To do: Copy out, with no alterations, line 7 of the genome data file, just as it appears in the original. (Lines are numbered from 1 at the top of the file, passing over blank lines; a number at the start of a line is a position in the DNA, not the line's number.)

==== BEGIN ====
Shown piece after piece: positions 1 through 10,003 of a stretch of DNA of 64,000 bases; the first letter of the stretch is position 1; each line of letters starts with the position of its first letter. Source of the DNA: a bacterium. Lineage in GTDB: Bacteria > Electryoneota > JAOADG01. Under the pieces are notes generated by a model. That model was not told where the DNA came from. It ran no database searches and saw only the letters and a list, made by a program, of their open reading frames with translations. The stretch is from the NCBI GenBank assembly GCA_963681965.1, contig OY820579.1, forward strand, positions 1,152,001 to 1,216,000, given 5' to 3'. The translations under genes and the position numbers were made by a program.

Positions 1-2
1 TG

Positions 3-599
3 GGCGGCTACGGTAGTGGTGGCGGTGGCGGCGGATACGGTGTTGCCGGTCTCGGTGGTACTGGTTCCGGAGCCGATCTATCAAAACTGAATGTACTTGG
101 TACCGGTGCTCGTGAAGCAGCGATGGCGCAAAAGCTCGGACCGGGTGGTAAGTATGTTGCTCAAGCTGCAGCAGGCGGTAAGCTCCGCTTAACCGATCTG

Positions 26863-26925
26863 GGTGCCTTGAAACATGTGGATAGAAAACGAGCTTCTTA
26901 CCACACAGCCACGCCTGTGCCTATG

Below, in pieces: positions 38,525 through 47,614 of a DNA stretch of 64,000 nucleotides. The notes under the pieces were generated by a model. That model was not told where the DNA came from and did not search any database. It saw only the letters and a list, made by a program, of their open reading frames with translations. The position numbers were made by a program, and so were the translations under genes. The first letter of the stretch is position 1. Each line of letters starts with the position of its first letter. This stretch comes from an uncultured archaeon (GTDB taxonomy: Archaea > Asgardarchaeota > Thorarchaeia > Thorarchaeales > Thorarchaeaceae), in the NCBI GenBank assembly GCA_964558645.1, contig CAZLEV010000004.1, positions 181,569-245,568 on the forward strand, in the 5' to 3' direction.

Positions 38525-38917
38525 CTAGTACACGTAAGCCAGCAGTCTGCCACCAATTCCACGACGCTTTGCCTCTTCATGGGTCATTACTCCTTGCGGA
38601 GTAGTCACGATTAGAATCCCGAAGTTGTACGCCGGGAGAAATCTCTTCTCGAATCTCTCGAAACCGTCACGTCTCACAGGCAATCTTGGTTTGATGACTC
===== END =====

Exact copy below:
Positions 26863-26925